PITTSBURGH - When Sean Burnett first got the news he'd been traded from the Pittsburgh Pirates to the Washington Nationals on June 30, 2009, his mind went immediately to the short term. That might be completely normal for a reliever, whose work is measured a day and an inning at a time, or it might have had more to do with the dizzying list of tasks all of a sudden on his to-do list.
Burnett had to pack up his apartment. His wife and children were already on their way to Miami, with the Pirates scheduled to play there on the Fourth of July, but now Burnett needed to meet them there before the Nationals' noon game with the Marlins the next day.
"I got traded, and I couldn't call anybody," Burnett said. "They were all on the airplane. It was just a hectic time."
Burnett got to Florida, entered the next day's game in the seventh inning, threw six pitches and gave up a game-tying home run to Cody Ross on the seventh. The Nationals eventually lost the game 5-3.
It wasn't until a day later, when things finally slowed down, that Burnett got a chance to think about what kind of opportunity might be there for him in Washington. He'd be leaving the organization that took him in the first round of the draft, helped him get back from Tommy John surgery and developed him for nine years, but he'd be heading to a place where the chances were limitless. The Nationals had just packaged their closer, Joel Hanrahan, in the deal, and their only heir apparent, Drew Storen, was a month into his minor league career.
"The next day, I think we had an off-day back in DC. I was able to take a deep breath and relax a little bit," Burnett said. "From that off-day, you realize you have a chance to establish yourself."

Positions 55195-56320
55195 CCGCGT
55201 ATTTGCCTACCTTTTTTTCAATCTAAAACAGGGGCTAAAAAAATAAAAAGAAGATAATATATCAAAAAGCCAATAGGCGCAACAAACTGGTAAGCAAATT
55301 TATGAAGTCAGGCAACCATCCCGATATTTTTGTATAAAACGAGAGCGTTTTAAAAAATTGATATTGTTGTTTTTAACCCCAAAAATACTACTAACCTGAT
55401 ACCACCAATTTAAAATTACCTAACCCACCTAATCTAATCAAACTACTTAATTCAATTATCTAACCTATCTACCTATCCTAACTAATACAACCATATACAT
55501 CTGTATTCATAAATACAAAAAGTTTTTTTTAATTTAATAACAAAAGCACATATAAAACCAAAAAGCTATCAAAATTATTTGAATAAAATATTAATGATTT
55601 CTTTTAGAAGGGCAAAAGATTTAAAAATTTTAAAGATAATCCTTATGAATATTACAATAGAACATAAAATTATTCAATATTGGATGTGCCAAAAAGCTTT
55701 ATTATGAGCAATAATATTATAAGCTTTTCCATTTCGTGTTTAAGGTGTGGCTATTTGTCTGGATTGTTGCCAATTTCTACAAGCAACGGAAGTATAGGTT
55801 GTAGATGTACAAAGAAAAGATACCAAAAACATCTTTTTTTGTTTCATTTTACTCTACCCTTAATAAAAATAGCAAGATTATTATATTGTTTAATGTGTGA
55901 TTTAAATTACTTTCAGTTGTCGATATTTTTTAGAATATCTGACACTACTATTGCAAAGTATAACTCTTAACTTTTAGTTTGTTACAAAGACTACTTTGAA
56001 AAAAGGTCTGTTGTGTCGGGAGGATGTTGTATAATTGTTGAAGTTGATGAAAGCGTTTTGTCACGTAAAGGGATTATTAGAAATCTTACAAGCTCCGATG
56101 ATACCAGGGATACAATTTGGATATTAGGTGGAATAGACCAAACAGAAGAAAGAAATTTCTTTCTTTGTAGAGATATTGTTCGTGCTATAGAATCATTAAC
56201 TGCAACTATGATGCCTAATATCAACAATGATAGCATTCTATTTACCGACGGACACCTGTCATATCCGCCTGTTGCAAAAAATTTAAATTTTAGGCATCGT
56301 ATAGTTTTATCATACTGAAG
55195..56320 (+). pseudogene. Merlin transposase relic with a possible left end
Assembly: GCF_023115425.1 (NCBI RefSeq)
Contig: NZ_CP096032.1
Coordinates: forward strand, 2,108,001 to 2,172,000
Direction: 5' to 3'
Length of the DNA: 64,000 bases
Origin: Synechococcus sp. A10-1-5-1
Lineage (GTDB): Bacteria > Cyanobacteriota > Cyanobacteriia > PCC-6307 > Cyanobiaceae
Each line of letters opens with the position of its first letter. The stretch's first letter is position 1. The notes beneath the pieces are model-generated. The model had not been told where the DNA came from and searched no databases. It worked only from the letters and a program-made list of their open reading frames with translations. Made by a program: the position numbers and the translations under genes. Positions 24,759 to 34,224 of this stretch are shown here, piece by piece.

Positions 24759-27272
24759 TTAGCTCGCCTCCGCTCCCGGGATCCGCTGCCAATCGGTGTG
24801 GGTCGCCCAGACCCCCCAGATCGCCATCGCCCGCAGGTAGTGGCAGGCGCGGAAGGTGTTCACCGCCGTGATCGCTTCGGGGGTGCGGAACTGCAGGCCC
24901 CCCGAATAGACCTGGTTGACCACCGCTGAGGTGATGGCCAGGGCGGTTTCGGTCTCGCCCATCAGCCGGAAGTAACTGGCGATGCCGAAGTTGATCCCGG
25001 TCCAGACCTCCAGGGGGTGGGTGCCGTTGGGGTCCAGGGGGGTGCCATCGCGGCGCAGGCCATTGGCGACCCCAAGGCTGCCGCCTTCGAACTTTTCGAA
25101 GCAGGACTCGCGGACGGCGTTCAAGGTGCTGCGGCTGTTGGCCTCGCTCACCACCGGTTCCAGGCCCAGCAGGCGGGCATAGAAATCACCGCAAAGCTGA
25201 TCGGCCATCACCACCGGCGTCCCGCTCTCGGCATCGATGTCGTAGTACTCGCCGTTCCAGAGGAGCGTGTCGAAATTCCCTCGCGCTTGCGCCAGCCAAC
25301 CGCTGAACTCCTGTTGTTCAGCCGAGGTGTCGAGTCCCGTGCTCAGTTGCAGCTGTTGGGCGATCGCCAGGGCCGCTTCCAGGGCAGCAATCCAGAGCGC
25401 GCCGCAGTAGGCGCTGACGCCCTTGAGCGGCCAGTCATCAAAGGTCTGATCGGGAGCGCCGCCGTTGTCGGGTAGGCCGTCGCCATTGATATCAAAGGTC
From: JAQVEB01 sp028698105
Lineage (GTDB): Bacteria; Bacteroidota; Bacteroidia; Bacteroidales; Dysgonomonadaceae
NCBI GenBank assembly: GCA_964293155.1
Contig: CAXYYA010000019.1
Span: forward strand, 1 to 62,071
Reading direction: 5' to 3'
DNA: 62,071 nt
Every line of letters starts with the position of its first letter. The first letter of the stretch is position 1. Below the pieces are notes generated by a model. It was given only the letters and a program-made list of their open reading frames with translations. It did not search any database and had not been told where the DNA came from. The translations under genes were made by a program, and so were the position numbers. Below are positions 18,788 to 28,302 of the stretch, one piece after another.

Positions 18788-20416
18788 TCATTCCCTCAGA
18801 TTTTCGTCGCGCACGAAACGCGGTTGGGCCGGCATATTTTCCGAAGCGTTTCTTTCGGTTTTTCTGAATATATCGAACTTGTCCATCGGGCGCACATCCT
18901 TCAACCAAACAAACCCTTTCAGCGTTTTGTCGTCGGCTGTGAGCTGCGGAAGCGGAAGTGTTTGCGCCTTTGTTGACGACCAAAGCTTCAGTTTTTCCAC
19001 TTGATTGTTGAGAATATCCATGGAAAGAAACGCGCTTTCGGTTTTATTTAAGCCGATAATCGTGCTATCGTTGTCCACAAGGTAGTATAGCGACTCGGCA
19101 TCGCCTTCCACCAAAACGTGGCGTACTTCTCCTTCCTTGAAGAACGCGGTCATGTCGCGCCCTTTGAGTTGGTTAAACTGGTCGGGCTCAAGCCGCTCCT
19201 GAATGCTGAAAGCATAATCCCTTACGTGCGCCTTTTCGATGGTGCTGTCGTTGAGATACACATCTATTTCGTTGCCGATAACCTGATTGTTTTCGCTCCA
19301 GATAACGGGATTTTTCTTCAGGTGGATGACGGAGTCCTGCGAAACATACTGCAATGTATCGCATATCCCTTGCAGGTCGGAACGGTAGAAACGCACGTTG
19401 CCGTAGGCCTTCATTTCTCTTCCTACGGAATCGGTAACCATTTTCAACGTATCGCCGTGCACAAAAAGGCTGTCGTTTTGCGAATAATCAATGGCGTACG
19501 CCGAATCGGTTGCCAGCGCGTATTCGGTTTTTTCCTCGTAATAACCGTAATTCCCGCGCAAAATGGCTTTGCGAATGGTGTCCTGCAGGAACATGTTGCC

He's done more than that. For the Nationals, Burnett was the second piece of a trade that started with the Nationals pursuing Nyjer Morgan. But it would have been done a month earlier if they hadn't pushed to get the left-hander, and in the end, it's good the Nationals did. Morgan is gone, having been traded to the Milwaukee Brewers this spring, and Burnett got a two-year contract extension from the Nationals this winter. He's effectively, if not officially, the team's closer.
In Pittsburgh, the same thing has happened; Hanrahan has revived his career, while Lastings Milledge - the outfielder the Pirates got from the Nationals in the deal - is long gone.
"I know (Hanrahan) a very little bit," Burnett said. "I know he was loved by these guys here; he's a great teammate and a good guy. It's kind of crazy how it worked out for us. He took advantage of his opportunity, I took advantage of my opportunity and it worked out best for both of us. And, I guess, for both organizations, too."
Burnett's chances to pitch in save situations may wane as Storen continues to develop, but so far, he's done little but succeed in those situations. He had a 2.14 ERA last year, and is 3-for-4 in save situations this year, after having saved one game before last season. And the Nationals locked him up cheaply this winter, giving him a two-year, $3.95 million deal with a mutual option for 2013 in an offseason where setup men cashed in.
For his part, the left-hander has fit in nicely in Washington. He went from only knowing Morgan to becoming something of an ambassador for all the ex-Pirates the Nationals have brought in since then. When Matt Capps signed with the team in December 2009 and Tom Gorzelanny and Adam LaRoche came to Washington before this season, Burnett was the one who offered them advice on places to live.
The trade was initiated because the Nationals needed a long-term center fielder and leadoff hitter. Two years later, they still have that need. But in Burnett, they've got a solid, affordable bullpen piece who's quietly become one of their most effective relievers. After trading Morgan this spring, general manager Mike Rizzo said he would make the trade with the Pirates again. Burnett is a big reason why he would.
"Everybody just wants a chance," Burnett said. "This organization gave me an opportunity to pitch late in games. If you're a reliever, that's the opportunity you want - to be a late-inning guy and kind of feel important late in games. ... I've tried to make the best of it. They've been first-class to me in the way they've handled everything. I couldn't have asked for anything more."